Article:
How to build trust

How to build trust

How to build trust

The coaching relationship absolutely depends on trust. That’s it. No trust, no relationship. And then, no coaching. It’s no exaggeration to say that the ability to build trust and rapport is a key coaching skill. Particularly at the first meeting between coach and coachee – first impressions really do count.

So, what is trust?

Trust is an unspoken understanding that exists between two people who feel they can relate to each other. When two people interact, the success of that interaction, is very much built on each person’s ability to relate to the other. It is this ‘relating’ that is the foundation of trust, resulting in a feeling of ease which then translates into a smoother coaching process.

Basically, building trust is about showing the other person that you have something in common; an interest, a concern, an experience, a goal, something. As the level of trust builds, a more relaxed and informal atmosphere is generated in which both parties are more engaged and find it easier to contribute. In coaching, the basic common ground – the starting point – is the coachee’s goals for the coaching process.

How to do it

Here are your 7 Top Tips to build trust:

  1. Do whatever you need to in order to clear away any ‘mental clutter’ before starting: meditation, screaming, a cup of tea – as long as it’s legal, do it. If you’re distracted or stuck on your own concerns then you won’t be focused and the rapport and trust will suffer.
  2. Create a bridge as soon as possible. This can be as simple as exchanging a few pleasant words with the other person. At this early stage, it can be good to stay off-topic. That way, if there are any concerns about the coaching process, you’re not jeopardising anything by tapping into those concerns. Stick to a neutral topic and just break the ice.
  3. Listen well. If people feel listened to, they feel respected; and if you respect them, they’ll respect you. Mutual respect is a powerful trust-builder.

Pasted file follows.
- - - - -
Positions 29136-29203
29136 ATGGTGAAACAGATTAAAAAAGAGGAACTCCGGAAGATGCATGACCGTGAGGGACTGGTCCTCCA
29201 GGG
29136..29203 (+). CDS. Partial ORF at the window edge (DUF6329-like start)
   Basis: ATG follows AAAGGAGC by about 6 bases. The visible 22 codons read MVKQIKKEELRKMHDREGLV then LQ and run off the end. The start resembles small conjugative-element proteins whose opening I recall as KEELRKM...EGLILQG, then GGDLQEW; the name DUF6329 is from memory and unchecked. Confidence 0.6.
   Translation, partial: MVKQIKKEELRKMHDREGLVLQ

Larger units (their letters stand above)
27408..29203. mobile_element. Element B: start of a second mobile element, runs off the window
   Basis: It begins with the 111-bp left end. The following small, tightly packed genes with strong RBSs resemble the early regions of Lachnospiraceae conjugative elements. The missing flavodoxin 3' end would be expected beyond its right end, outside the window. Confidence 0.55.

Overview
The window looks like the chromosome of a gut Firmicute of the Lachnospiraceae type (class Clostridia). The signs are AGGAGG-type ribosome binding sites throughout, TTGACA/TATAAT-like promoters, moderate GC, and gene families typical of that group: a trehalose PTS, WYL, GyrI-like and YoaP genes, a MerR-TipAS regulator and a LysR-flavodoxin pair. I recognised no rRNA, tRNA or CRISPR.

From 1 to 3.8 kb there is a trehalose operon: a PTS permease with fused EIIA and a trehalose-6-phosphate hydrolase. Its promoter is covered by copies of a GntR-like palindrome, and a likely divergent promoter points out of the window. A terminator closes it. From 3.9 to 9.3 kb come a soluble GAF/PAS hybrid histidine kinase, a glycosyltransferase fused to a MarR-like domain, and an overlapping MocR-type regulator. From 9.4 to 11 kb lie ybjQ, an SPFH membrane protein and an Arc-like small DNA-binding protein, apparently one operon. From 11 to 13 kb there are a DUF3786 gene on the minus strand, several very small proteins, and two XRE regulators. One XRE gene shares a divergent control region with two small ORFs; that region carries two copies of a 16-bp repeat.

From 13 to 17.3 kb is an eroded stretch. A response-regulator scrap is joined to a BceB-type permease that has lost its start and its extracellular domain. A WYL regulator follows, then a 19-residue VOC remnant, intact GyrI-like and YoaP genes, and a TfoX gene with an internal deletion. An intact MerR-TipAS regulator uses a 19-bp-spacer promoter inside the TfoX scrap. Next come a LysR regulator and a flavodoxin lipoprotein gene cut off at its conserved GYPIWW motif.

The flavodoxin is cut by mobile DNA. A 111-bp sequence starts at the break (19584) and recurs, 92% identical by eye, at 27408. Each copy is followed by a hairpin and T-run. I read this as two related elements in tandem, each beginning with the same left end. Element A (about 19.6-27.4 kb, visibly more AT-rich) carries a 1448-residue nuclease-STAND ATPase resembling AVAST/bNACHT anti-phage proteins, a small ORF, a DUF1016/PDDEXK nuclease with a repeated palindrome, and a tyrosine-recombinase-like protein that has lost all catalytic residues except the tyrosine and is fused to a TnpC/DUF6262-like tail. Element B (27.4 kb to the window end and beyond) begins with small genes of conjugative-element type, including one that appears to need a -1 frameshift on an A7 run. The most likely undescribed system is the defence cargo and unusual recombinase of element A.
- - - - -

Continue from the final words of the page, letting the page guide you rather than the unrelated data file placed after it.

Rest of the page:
4. Make good eye contact. Regular-but-not-constant eye contact says: confident, open and trustworthy. Avoiding eye contact just says shifty.
  5. Consider your physical position. In principle, you want to be close, but not invading their personal space.
  6. Use the other person’s language and jargon to demonstrate your understanding. This might be showing you’re aware of the computer system they use, the procedures/policies that cause them the most trouble, etc. Prepare beforehand by considering what might be appropriate to the coaching goals.
  7. Smile. It can be contagious. Smiling relaxes both parties, sends the endorphins rushing the brain, and so on… so long as the timing is appropriate, of course!

How do I know when I’ve got ‘It’?

Trust is a little like the proverbial elephant, you’ll know it when you see it (or rather, feel it). The specific feeling when you’ve got good rapport and trust with someone may vary but some common signs are:

  • you feel energetic
  • you’re genuinely interested in the person and their issues
  • there’s a buzz in the air – a sense of shared enthusiasm
  • both parties are very focused on the discussion

It’s worth taking time to reflect on past situations in which you felt trusting and trusted. If you know what your own ‘trust indicators’ are, then you’ll know what to aim for next time, and most importantly, how to recognise it when you have it.

Inspired? Then please give us a call on 01582 714280 to see whether we can be of service to you. We’re here to help!

Categories: Coaching

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